Undergrad blends programs to study primate sociality
Megan Best began college intending to become a marine biologist. As she moved through her coursework, she realized the fit wasn’t right. Though she felt a calling to work with animals, she was also drawn to sociocultural anthropology.
During the two-week primatology segment of an evolutionary anthropology course, Best decided that was the field for her.
To create a solid academic foundation, the undergrad, who will graduate from Arizona State University in May, took on a double major: anthropology and biological sciences with a concentration in animal physiology and behavior.
Soon after redirecting her path, Best received a research award, and was teamed with noted primatologist Joan Silk, a professor in the School of Human Evolution and Social Change in the College of Liberal Arts and Sciences. Well-known for researching the evolution of social behavior in primates, Silk was the ideal mentor for the budding primatologist.
Under Silk’s direction, Best was given access to seven years’ worth of data on a group of female baboons’ grooming behavior.
Best was charged with applying mathematical modeling – organizing the data into a matrix showing who interacts with whom and how often – and constructing graphs illustrating social bonds among group members. Her goal was to determine if individual attributes, like age, rank and kinship, consistently affect social dynamics, as well as which other factors might be influential.
Though previous studies have been done in this area, they were short-term, looking at only a few months of data. Best’s perspective is far more wide and in-depth.
Recently, Best defended her honors thesis, “Social Network Dynamics of Female Chacma Baboons,” which is based on one aspect of her work with Silk. She hopes to build out her thesis and publish it in a primatology journal.
Throughout her research, Best has met weekly with Silk, whom she calls an amazing and inspirational mentor. Silk, too, has been impressed with Best’s insight and efforts, as well as her range of previous research. Since arriving at ASU, Best has studied chameleon color change, primate dentition, even education and radicalization in Islamic communities.
“Megan taught me as much as I taught her,” Silk says. “I put together the dataset that she used, but she is the one that made the project happen. She accepted the challenge of learning social network analysis methods with enthusiasm and did a terrific job.”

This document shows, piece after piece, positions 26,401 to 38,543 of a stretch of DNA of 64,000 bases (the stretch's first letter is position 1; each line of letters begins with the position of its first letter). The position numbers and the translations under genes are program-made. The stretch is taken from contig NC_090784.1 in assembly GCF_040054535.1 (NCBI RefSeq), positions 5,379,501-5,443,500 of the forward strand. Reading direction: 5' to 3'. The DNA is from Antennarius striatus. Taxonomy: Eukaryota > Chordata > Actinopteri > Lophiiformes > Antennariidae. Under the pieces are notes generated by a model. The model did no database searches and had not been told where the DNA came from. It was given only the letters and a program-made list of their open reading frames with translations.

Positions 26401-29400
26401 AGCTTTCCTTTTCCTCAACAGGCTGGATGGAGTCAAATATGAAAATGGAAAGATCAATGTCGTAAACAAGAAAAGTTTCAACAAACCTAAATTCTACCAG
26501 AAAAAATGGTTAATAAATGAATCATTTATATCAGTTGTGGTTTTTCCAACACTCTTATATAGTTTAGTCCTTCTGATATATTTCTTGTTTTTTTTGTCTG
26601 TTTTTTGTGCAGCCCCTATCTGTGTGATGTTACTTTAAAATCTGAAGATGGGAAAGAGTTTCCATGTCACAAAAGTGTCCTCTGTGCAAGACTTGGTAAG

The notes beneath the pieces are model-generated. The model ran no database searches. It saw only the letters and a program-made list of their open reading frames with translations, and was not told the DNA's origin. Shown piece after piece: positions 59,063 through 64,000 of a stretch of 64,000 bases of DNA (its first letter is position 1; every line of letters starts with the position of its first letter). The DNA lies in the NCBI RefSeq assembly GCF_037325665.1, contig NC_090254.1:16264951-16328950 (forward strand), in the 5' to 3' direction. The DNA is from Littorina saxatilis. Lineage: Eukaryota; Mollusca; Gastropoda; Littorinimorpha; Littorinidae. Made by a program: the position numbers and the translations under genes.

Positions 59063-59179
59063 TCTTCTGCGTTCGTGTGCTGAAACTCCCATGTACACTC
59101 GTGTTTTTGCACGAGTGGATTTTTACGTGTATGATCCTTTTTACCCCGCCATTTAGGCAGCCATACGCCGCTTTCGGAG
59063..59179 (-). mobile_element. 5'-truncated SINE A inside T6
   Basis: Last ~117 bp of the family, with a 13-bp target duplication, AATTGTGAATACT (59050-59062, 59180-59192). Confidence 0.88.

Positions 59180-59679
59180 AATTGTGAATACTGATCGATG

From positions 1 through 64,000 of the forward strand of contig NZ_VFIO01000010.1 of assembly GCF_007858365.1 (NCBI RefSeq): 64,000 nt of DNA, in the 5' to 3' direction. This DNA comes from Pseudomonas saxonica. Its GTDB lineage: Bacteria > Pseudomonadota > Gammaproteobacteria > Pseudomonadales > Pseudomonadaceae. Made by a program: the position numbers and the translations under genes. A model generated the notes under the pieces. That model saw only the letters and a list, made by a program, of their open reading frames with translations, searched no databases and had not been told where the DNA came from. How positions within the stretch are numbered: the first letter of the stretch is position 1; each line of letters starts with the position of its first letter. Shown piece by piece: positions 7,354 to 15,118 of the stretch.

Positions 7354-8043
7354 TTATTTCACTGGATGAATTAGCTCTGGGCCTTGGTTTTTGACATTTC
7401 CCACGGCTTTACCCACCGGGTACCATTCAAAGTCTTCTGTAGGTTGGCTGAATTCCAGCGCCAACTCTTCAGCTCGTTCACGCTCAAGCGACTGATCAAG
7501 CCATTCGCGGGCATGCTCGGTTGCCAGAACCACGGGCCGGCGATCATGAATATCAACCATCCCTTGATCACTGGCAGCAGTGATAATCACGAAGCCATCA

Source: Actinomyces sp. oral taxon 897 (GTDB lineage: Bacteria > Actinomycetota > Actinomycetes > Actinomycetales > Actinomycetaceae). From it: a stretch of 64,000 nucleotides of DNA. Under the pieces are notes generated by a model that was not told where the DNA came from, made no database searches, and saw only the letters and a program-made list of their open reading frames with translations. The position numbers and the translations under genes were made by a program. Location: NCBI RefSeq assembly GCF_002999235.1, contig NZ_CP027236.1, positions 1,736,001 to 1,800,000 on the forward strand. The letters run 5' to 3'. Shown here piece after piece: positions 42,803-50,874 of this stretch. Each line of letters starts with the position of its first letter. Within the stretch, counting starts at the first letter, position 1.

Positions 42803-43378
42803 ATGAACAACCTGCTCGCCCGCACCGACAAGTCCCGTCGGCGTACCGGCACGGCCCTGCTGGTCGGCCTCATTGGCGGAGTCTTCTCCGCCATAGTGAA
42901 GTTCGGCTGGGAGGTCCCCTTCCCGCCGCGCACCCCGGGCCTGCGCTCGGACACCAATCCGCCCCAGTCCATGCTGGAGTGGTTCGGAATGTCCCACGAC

In July, Best will travel to Kenya with Silk to research female baboon sociology in the field. It will be Best’s first trip abroad and will last a year. After Kenya, Best is considering going on to the Max Planck Institute in Germany so that she can compare lab work and field work to decide where she wants to place her focus. Whatever she decides, she is certain that she wants to continue learning and being around animals.
That is no surprise to her parents, whom she credits with teaching her to be independent while providing encouragement. Dad Rich says, “Megan has always been compassionate and interested in animals, so I’m not surprised to see her following this path.”
Mom Shawne adds that her daughter is not only following her dreams, but has blossomed since coming to ASU. “After touring the different campuses she was considering, she told me she felt at home here and could see herself studying and growing in this place,” she notes.
Best certainly has come into her own, recently winning the Cynthia Lakin Award, which recognizes the recipient's contributions to anthropology at ASU.
She says during the first year of college, it was hard for her to wrap her mind around having responsibility: being away from home, taking on a job, attending classes full-time. Reflecting on why she had these feelings made her accountable. Now, she feels grounded and revitalized.
In her precious free time, Best enjoys Capoeira, riding her bike, being outdoors and also taking a “mental hiatus” at least once a week to recharge.
Her advice to new students is to take every opportunity to learn about themselves, and to be open to exploring new fields.
Also, she stresses, “Keep an open mind and look for opportunities to learn. They are all around, even in something as simple as noticing the way the birds interact as you’re walking to class. There is so much to learn every day.”